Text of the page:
Nobel Prize winning US economist Paul Krugman finds the current “enthusiasm for cryptocurrency” baffling, and fears widespread use would have the effect of regressing economics by 300 years.
Paul Krugman is no fan of cryptocurrency. One could go as far as to say he intensely dislikes everything it stands for. Krugman’s stance is hardly personal, nor is it based on ignorance ( a la Warren Buffet), and as one of America’s foremost economists, Krugman has probably forgotten more about the science of money than the vast majority of people working in the crypto sector are ever going to know. Krugman hates cryptocurrency because he sees it as regressive, potentially destabilizing to economies, and a godsend to criminals.
Bitcoin Dragging Economics Back To The Dark Ages
Krugman points out that throughout the annals of history, money has constantly evolved toward frictionless transactions. The result is the system we have today, focused on debit and credit cards, plus other digital transaction methods.
Bitcoin however, represents the biggest form of regression in 300 years of economic evolution. This is because it brings friction back into the monetary ecosystem, and that friction is manifested in the costs associated with mining transactions and validating the blockchain history.
Here’s what Krugman has to say on the subject:
“Set against this history [of money], the enthusiasm for cryptocurrencies seems very odd, because it goes exactly in the opposite of the long-run trend…In other words, cryptocurrency enthusiasts are effectively celebrating the use of cutting-edge technology to set the monetary system back 300 years. Why would you want to do that? What problem does it solve? I have yet to see a clear answer to that question.”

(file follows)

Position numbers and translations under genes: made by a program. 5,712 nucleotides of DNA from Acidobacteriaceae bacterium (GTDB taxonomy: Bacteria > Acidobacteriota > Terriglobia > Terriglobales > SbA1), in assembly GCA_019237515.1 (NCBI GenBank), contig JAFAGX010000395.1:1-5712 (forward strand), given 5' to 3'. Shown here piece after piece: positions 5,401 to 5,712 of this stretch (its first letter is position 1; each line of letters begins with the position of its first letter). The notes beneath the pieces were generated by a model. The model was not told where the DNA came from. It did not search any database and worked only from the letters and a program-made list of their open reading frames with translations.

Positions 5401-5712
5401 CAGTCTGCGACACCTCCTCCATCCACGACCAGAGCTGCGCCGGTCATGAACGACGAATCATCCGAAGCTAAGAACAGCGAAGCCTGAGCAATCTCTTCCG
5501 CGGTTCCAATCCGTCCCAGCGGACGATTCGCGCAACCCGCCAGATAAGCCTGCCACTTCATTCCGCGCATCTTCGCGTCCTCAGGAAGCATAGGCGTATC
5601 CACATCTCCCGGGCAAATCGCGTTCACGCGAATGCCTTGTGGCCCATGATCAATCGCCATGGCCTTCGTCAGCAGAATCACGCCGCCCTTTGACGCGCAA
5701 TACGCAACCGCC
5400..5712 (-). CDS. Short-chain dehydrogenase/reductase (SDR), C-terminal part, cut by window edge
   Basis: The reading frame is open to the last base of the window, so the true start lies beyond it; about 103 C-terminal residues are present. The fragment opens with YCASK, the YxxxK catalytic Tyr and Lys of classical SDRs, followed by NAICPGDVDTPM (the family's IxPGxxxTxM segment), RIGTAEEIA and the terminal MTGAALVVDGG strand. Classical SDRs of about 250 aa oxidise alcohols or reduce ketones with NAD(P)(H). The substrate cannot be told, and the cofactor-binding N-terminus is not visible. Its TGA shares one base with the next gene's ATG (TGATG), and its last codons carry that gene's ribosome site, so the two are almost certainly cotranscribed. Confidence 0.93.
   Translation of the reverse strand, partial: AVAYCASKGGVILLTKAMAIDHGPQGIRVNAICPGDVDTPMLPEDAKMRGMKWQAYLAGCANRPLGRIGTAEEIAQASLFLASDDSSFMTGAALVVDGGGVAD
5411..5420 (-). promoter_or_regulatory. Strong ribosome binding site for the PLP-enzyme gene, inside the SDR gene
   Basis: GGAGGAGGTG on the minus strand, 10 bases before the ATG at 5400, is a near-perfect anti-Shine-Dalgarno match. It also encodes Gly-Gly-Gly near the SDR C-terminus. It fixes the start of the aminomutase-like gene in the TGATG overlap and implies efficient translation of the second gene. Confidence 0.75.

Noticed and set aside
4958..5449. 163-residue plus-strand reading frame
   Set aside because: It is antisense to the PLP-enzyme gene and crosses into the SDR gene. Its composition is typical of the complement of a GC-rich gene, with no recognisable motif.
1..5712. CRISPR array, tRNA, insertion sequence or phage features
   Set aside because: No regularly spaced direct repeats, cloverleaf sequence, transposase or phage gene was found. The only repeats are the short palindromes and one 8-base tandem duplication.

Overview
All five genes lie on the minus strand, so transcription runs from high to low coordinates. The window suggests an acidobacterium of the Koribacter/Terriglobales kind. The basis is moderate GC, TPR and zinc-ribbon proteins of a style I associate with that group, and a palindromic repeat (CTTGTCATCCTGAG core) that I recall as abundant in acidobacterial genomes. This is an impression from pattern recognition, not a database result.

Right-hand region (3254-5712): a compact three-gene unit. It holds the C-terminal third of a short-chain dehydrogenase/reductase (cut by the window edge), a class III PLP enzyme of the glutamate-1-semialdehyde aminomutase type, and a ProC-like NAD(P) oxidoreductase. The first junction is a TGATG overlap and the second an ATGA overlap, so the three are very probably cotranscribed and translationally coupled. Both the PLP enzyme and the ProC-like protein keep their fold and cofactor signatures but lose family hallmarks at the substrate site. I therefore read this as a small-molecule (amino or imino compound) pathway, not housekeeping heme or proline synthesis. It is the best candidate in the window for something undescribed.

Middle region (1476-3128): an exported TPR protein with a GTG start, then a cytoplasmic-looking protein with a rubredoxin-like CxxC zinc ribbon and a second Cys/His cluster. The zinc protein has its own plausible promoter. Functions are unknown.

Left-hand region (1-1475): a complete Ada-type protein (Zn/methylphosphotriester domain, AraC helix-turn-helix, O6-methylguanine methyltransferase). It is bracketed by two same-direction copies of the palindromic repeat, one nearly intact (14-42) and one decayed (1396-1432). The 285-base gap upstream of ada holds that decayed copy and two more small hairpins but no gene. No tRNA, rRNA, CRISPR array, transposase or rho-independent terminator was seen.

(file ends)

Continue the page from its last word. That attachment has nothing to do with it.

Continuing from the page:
Who Is Paul Krugman?
65-year old Paul Robin Krugman is an American economist who is the current Distinguished Professor of Economics at the Graduate Center of the City University of New York. Krugman’s grandparents were Belarussian Jews who emigrated to the US in 1922.
Krugman studied at both Yale and the London School of Economics. In 2000, he joined Princeton University as Professor of Economics and International Affairs. He is recognized as one of the greatest authorities on economics in the world. He has published 27 books on the subject, writes a weekly column in the New York Post, and in 2008 he was awarded the Nobel Prize in Economics, a reward that comes with a cheque for $1.4 million.
Cryptocurrencies Have “No Tether To Reality”
Krugman argues that one of the key advantages traditional fiat currency has over Bitcoin is their value is “tethered” to the nation it is affiliated with, by virtue of that nation’s wealth, or simply the say-so of its government. He then says:
“Cryptocurrencies, by contrast, have no backstop, no tether to reality. Their value depends entirely on self-fulfilling expectations – which means that total collapse is a real possibility. If speculators were to have a collective moment of doubt, suddenly fearing that Bitcoins were worthless, well, Bitcoins would become worthless.”